Woot! Score one for the good guys. And Microsoft too, though I truly hesitate to call them one of the good guys. This wonderful person is a German citizen, and was arrested by their police force in cooperation with the FBI, Secret Service and Microsoft. Guess the guy just turned 18, and the crimes were commited before his birthday, so the authorities have to charge him as a child. But as Axel Eble points out, the civil suits are going to keep this guy in debt until the end of time.
I’ve been meaning to post on this for a couple of days, but there’s always something else to do. I guess that’s what happens when you have parts of your life that have nothing to do with IT and security. Anyways, here’s a couple of links for more information on the subject.
Microsoft patting itself on the back
Cnet: Microsoft reward snags suspected Sasser author
Now for a non-American point of view, just to be fair: The Register: German police arrest Sasser worm suspect. I’d find a German paper, but I’ve forgotten almost all the German I learned while over there. If you have a good translation, or a German article written in English, I’d be interested in seeing it.
I spent most of yesterday at a conference put on by the FBI and the San Franciso chapter of Infragard on Economic Espionage. Unluckily, I was not the target audience for the vast majority of what was presented at the conference and the one segment that directly related to network security was cut very short due to previous speakers going over their time limit. I did get to see all the slides, but in most cases the comment was “I was going to talk about this but I don’t have time.” Oh well.
One of the segments that I saw that was interesting was a case study of a incident that started in 1999 and is still ongoing. What I didn’t understand was why the FBI chose to talk about an incident where they have all the information and evidence, but the purpetrator (sp?) managed to get away to his home country and thereby escape justice. If I was giving the presentation, I would have picked a case where I could say “He got 20 years for his crime” not “He went back to Japan and we’re still trying to extradite him.” Especially when most of the day was spent with the FBI agents going on about how they want the private sector to communicate better with them. A failed case is not the best way to instill confidence in the security managers out there. I’m sure that the agents are very good at their job, but marketing doesn’t seem to be their strong point.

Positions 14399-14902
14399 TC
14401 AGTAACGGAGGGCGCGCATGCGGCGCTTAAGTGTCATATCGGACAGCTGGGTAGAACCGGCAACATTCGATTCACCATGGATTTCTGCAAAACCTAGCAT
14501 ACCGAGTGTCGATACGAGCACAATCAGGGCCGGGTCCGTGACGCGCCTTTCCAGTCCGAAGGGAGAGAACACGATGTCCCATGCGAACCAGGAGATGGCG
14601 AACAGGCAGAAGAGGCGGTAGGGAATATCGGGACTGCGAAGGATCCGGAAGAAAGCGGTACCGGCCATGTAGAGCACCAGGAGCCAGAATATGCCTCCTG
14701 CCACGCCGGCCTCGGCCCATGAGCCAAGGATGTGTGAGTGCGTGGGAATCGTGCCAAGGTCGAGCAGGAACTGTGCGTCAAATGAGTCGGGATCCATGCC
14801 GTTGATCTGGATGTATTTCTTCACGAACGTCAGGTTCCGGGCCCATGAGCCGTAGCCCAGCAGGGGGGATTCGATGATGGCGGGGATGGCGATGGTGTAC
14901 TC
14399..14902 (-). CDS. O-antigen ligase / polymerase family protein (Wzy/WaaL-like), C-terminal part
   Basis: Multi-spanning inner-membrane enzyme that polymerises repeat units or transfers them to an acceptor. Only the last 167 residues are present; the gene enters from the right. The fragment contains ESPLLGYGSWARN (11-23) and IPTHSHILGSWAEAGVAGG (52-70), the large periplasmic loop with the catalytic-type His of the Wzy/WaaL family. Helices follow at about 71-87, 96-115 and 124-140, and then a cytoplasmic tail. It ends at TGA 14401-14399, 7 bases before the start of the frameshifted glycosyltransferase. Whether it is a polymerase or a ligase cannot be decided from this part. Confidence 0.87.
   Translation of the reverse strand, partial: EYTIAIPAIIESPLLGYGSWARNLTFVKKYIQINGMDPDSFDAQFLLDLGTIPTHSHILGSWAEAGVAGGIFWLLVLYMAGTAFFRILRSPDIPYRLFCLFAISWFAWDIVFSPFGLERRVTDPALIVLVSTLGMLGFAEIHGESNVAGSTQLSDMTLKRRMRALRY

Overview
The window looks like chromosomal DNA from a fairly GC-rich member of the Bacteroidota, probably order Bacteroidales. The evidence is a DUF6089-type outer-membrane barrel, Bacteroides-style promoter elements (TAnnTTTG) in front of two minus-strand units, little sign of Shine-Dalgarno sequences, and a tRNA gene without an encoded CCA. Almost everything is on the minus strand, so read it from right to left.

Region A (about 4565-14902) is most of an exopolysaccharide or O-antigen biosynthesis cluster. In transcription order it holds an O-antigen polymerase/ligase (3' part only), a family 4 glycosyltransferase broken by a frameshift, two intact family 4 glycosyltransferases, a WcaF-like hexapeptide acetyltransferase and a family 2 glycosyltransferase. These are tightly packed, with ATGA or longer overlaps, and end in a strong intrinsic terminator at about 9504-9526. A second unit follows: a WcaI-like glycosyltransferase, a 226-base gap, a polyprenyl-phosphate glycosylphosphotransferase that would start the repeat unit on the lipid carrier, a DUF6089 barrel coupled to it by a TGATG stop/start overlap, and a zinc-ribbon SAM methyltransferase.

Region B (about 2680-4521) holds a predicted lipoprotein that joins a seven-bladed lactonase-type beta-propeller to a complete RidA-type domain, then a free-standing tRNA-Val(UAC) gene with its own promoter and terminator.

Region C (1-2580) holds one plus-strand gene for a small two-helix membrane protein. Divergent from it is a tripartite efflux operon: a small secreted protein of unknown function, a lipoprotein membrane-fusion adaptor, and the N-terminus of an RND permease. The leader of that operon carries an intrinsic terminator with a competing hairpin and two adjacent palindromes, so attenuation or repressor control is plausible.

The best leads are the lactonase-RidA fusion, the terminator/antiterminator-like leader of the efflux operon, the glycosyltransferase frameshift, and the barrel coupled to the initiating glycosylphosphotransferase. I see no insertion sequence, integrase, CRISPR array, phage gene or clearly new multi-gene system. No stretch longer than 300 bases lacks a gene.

I’ve (thankfully) never had to interact with the FBI or Secret Service or any other branch of Federal law enforcement directly, but I’m thinking hard about joining Infraguard. Part of me wants to be more in the know about what is happening on the federal level with these folks, but another part wants to stay as far away as possible. Something about youthful indescretions catching up to me. Not really, but I’m not sure I want to place myself in the company of people who are even paranoid than I am, and also happen to carry guns.
This is the second presentation by the FBI and Infragard that I’ve attended, and the first one was much more concentrated on computer security. I guess that’s what I was expecting in this go round. I should have read the description a little better before making a four hour round trip through commute hour traffic. I’ll know better next time.